• Running 64-bit and 32-bit applications side-by-side: With Windows XP Professional x64 Edition, you can run both 64-bit and 32-bit applications side by side. Your existing 32-bit applications run in WOW64, while the 64-bit applications run natively. This makes it easy to transition to 64-bit applications at your pace—only moving when you're ready. You can even run 32-bit and 64-bit versions of the same application in Windows XP Professional x64 Edition, allowing you to evaluate the new version of an existing application and transition at a controlled pace.
     
  10. ghellquist

    ghellquist Member

    Yep. They have not yet come around adding all the bugs. Sorry they are called features. 8) Sadly enough they have not come around to remove all of the known bugs either.

    You may be in luck, you may not, but do not run real projects on x64 unless you are prepared to handle the stops. That is for right now. In due time things will probably change. I hate having to explain to a client that: "Sorry, but I switched to a new unsupported OS and have a few problems right now".

    G.
     
  11. dabmeister music

    dabmeister music Active Member

    In a case where you're the type that has to have the latest in cutting edge technology, I'd put together a beta workstation and try some of this new 64-bit stuff. That way you'll have the best of both worlds and it won't conflict w/ any present projects & etc. Also you'll have a little advantage by growing with the technology (while it's still in its infant stage) as it advances. 8)
     
  12. ffernandez

    ffernandez Guest

    In addition, first you should check if there are drivers for your devices for XP 64bit, otherwise your hardware wont work.
    I haven't found so many drivers for xp 64 up until now....
     
  13. Mr-Nice

    Mr-Nice Guest

    I found this from a website, hope it helps!

    1-XP Pro systems can join a domain; XP Home systems can't, which limits its use to home and SOHO environments because it can't use any corporate-specific features such as IntelliMirror.

    2-Microsoft Internet Information Services (IIS) 5.1 and Personal Web Server (PWS) are found only in XP Pro.

    3-Direct access to the Administrator account is available only in XP Pro. XP Home users must log on using Safe mode to access the Administrator account.

    4-XP Pro supports Remote Desktop, which is basically a single-user version of Windows 2000 Server Terminal Services. XP Home supports only Remote Assistance.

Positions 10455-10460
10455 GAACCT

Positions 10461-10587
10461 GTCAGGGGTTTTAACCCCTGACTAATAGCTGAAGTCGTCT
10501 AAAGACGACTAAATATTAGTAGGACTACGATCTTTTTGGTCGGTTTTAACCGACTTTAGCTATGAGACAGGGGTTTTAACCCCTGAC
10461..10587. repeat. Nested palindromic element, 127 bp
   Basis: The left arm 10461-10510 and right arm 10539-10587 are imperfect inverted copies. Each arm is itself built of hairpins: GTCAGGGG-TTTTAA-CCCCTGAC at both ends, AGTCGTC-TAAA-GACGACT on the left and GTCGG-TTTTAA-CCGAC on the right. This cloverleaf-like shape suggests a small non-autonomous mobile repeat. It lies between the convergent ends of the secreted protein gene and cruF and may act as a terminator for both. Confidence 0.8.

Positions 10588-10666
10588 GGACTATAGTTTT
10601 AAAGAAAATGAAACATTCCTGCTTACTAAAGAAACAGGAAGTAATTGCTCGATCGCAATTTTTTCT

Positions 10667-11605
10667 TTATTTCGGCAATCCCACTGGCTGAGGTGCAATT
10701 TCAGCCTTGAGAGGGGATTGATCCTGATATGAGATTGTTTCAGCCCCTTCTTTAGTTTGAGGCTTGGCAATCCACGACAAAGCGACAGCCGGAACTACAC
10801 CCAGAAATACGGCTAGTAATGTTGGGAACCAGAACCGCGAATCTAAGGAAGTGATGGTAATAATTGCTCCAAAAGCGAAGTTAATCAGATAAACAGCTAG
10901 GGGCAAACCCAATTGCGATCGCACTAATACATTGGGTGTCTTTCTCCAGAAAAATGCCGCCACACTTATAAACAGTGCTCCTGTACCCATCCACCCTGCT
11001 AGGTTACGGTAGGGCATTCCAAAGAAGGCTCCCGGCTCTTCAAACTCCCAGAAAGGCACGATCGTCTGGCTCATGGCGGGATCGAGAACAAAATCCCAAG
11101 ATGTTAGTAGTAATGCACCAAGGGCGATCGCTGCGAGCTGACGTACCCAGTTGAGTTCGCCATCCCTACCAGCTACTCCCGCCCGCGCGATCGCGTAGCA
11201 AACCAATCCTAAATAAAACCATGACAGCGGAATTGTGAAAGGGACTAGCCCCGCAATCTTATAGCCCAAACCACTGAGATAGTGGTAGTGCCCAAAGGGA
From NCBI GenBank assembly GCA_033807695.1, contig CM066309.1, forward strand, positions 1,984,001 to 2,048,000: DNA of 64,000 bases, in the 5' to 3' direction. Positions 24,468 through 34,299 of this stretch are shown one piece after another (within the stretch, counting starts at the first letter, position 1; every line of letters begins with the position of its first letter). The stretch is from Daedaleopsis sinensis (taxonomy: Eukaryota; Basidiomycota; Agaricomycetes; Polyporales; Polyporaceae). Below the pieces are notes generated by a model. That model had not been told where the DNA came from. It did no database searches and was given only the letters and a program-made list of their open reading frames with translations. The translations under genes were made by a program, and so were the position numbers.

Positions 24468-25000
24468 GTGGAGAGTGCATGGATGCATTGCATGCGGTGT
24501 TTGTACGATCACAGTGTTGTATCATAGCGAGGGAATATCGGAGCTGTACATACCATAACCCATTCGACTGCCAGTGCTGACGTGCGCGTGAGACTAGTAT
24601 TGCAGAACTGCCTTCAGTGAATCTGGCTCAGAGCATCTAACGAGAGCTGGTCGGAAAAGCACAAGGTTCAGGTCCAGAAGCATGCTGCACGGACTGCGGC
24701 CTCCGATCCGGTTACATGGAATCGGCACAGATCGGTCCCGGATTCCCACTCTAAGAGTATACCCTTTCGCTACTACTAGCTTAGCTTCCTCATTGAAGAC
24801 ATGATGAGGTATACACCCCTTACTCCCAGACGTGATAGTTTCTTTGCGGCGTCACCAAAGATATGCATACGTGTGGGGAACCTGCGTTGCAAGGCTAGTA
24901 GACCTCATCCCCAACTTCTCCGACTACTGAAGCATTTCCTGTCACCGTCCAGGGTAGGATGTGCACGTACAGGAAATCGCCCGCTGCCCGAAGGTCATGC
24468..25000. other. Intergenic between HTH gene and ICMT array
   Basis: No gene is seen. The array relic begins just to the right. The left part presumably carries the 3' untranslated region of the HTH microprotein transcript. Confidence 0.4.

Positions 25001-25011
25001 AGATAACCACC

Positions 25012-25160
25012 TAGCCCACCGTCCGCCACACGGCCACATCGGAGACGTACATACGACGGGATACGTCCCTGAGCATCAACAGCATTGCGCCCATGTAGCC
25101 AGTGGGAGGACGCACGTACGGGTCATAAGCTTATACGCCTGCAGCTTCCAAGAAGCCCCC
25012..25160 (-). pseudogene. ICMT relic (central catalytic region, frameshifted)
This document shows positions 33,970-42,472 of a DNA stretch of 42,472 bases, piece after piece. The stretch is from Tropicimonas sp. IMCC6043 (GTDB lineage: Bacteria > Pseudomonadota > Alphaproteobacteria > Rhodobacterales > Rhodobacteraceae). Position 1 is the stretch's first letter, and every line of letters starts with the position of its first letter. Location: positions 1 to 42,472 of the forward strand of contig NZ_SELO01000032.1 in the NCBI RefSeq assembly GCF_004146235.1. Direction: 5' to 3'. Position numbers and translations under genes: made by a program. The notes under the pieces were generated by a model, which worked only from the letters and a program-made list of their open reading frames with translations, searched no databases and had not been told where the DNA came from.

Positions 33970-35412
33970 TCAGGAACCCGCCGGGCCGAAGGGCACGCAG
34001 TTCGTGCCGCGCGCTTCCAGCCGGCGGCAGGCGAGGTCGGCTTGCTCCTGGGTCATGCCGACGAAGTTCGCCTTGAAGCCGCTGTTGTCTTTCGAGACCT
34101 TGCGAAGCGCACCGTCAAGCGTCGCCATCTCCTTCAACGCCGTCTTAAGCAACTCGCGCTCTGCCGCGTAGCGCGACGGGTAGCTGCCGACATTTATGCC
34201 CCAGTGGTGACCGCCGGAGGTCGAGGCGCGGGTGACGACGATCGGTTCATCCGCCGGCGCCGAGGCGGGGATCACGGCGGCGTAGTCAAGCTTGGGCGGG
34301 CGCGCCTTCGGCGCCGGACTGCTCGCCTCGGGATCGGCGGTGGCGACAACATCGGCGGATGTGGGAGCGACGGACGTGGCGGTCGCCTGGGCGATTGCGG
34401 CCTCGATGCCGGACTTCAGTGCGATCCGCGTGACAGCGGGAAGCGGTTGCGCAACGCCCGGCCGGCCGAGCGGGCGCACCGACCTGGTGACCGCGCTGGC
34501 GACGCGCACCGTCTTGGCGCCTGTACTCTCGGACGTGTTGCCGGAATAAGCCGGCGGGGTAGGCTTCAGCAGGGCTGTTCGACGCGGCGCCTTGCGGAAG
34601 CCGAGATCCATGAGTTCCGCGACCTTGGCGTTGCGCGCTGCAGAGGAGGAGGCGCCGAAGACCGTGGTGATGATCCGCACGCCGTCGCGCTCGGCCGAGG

5-Networking-related Group Policy Objects (GPO) are available only in XP Pro. XP Home supports no group policies.

    6-Microsoft Remote Installation Services (RIS) and Sysprep are supported only in XP Pro.

    7-The Network Monitor application is available only in XP Pro.

    8-The UI for IP Security (IPSec) is available only in XP Pro.

    9-SNMP support, Simple TCP/IP Services, the service access point (SAP) and Client Services for NetWare (CSNW) are available only in XP Pro.

    10-XP Home supports only simple file sharing. Detailed file-level security permissions such as those found in Win2K are available only in XP Pro, which also supports the simple file-sharing model that XP Home uses.

    11-XP Pro lets users limit the number of connections to shared folders and control user access by account. XP Home users access shared folders through the Guest account, which is disabled by default in XP Pro.

    12- You can upgrade Windows NT 4.0 Workstation and Win2K Professional only to XP Pro. You can upgrade Windows 9x versions since Windows 98 only to XP Home. Neither version supports upgrades from Windows 95.
     
  14. anonymous

    anonymous Guests

    some errors with those statements and it looks like it came from the same link posted earlier.

    but first let me point out that none of whats listed means squat for a pro audio environment.

    the only exception is #4 where if you wanted to use your laptop to control your main daw whilst in your recording room/vocal booth.

    #6 is completely false. we do sysprep and remote install every day

    #9 SNMP: now that dual core procs are out is null, Simple TCP/IP is in Home.

    #10 is partly incorrect, file level security permissions are a part of NTFS and have nothing to do with home/pro/


    Scott
    ADK
     
  15. Mr-Nice

    Mr-Nice Guest


    What link posted earlier?

    I believe this is slightly incorrect. XP home doesnt support multiple CPU's whereas PRO does, so right there can be a BIG advantage if you run XP Pro instead of home edition. Yeah home has HT support but bench that to a PC with multiple CPU's is no comparison.

    I sometimes consider XP home to be Win98 with a nice cutting edge GUI :D
     
  16. anonymous

    anonymous Guests

    Hey Nice,

    as to the link... must have been another forum. opps.

    XP home supports dual core processors 100% which is indeed 2 CPUs.
    it does not support dual socket CPU.

    there is differance.

    thanks
    scott
     
  17. dabmeister music

    dabmeister music Active Member

    So in other words, you're saying XP home will support Intels "EXTREME EDITION" processor? Is'nt this dual core technology? 64 bit and all?
     
  18. anonymous

    anonymous Guests

    yes it will support it.

    there are 2 extreme edition chips one a single core 3.73 1066 fsb the other dual core 3.2G
    both are supported. with the dual core home would then theretically see 4 CPUs, for what little to no value there is in Hyper threading.


    Scott
    ADK